FTSE rallies 1.3% as banking stocks surge

Having bounced back from a five-month low on Thursday, the FTSE decided it would spend Friday in full rebound mode, thanks to banking stocks.

Enjoying a financial sector surge, the FTSE 100 gleefully watched Lloyds, HSBC, and Standard Chartered all rally more than 4% apiece. The real winner, though, was Barclays (LON:BARC), having booked a £1.1 billion profit, the bank watched its shares jump 7%.

These gains saw the FTSE add 1.29% on Friday, pushing it up from 5,723 on Thursday morning, to 5,860 points as trading came to a close on Friday – the biggest one-day gain seen since the start of September.

Likewise, the Eurozone equities joined in on the fun, with the CAC posting a 1.20% rise, up to 4,909 points, while the DAX rose by a hardly shabby margin of 0.82%, up to 12,645.

The gains across Europe were sorely needed after a week of lockdown fears hampering market sentiment. And while FTSE equities likely rallied off of a mixture of positive summer performance data and a weak pound, today’s rally was impressive, given that it required European equities to ignore the sluggish start of the Dow Jones during the afternoon.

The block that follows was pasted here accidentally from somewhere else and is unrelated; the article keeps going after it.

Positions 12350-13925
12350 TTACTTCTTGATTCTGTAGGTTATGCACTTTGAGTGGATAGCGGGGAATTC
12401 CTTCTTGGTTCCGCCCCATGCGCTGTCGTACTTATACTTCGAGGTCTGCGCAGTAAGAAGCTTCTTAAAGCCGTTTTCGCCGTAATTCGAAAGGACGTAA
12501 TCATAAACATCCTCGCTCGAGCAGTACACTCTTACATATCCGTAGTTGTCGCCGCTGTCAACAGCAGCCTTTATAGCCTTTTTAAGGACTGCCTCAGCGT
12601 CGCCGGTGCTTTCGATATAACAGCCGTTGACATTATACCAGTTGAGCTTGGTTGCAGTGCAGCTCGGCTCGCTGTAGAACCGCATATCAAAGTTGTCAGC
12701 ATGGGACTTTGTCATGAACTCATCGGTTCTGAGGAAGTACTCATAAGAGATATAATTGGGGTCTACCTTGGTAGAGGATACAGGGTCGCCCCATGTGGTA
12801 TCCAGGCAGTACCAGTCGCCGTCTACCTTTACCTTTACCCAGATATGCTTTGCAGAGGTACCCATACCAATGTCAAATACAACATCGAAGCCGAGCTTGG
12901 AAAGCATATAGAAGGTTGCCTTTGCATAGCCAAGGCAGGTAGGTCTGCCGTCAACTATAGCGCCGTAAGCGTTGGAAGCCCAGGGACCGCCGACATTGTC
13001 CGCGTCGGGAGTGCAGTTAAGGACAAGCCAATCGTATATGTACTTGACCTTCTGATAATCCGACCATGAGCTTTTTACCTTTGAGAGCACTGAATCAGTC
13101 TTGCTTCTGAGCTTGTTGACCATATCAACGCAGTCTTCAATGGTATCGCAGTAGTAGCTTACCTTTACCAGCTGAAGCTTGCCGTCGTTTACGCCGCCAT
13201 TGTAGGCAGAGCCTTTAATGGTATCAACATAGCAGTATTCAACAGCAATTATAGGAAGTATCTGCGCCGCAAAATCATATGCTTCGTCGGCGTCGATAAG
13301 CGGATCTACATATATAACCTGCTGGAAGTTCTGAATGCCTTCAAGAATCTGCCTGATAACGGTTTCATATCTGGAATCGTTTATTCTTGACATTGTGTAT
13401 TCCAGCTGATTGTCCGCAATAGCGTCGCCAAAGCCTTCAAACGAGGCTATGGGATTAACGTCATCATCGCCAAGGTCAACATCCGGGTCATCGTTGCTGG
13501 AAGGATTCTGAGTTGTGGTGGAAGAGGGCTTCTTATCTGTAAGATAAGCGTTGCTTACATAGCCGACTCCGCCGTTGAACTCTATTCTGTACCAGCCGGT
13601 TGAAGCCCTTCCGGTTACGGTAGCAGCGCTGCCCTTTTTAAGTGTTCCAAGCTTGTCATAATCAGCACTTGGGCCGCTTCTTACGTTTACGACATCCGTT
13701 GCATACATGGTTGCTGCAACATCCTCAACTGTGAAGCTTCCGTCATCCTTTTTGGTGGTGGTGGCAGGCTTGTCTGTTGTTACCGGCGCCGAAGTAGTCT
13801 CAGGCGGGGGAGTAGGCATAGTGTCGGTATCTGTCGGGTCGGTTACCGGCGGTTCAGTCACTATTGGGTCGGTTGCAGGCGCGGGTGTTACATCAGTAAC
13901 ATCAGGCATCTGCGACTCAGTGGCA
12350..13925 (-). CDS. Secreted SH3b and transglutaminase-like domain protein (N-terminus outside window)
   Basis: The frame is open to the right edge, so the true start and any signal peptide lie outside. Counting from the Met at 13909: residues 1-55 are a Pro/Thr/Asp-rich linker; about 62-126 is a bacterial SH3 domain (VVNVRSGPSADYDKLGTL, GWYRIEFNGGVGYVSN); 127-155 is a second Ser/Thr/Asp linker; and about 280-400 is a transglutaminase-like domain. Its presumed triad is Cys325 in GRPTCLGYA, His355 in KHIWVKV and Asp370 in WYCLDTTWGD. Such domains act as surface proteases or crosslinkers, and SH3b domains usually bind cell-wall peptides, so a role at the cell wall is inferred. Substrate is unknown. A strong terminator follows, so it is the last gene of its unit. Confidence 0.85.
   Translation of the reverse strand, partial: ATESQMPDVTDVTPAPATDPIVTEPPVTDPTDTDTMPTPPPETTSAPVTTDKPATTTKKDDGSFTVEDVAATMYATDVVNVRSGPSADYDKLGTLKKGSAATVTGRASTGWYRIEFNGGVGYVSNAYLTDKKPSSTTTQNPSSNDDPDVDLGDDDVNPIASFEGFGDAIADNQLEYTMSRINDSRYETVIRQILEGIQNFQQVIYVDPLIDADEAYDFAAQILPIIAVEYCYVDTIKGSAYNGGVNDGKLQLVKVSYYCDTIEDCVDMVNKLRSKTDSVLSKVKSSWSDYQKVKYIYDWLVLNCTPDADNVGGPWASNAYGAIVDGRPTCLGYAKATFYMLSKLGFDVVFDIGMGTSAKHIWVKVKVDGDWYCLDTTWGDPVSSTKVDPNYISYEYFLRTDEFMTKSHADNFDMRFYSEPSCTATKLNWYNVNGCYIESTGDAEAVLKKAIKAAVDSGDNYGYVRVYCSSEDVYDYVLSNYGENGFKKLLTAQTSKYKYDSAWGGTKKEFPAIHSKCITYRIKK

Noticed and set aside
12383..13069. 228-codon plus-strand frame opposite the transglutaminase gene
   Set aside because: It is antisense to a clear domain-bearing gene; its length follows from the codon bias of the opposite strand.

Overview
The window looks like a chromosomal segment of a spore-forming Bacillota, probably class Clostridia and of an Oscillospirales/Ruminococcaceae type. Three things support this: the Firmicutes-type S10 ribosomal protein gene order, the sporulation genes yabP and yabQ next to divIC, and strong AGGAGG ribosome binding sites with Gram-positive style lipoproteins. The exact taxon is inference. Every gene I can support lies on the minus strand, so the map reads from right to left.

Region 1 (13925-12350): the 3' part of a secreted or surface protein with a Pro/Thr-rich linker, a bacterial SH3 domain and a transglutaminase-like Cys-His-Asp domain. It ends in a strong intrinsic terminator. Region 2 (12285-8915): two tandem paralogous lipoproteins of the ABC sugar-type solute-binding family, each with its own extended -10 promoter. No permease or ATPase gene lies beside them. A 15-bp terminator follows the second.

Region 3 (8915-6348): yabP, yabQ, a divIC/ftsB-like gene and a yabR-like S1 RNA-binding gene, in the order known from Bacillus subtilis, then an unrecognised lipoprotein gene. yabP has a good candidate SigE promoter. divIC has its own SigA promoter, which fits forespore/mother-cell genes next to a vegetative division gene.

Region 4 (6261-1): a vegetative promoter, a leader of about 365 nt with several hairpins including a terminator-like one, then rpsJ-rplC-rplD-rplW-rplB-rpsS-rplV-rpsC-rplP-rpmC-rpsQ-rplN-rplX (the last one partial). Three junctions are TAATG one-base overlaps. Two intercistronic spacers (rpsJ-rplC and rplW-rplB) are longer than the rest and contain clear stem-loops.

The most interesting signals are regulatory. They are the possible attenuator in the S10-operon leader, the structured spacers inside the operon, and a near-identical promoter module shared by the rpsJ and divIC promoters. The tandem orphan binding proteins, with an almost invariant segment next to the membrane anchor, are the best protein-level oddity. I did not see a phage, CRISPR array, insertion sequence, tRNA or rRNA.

Speaking on the Dow’s performance, and the uncertain outlook for the US index, Spreadex financial analyst, Connor Campbell, stated:

“A negative start in the US failed to dent Europe’s gains this Friday, while the Dow Jones [struggled] following the latest stimulus update.”

“Despite Nancy Pelosi stating that she and Treasury Secretary Steven Mnuchin are ‘just about there’ regarding a covid-19 relief plan, Trump’s economic advisor Larry Kudlow has claimed ‘the ball’s not moving much right now’, once again casting doubt on the chance of a pre-election package.”

“The concern is that, though a Joe Biden victory would potentially lead to a larger stimulus bill, it would also leave tight-fisted Republicans with little impetus to do anything that might help the incoming President during the ‘lame-duck’ period between November and January. And that could mean no economic relief until the New Year.”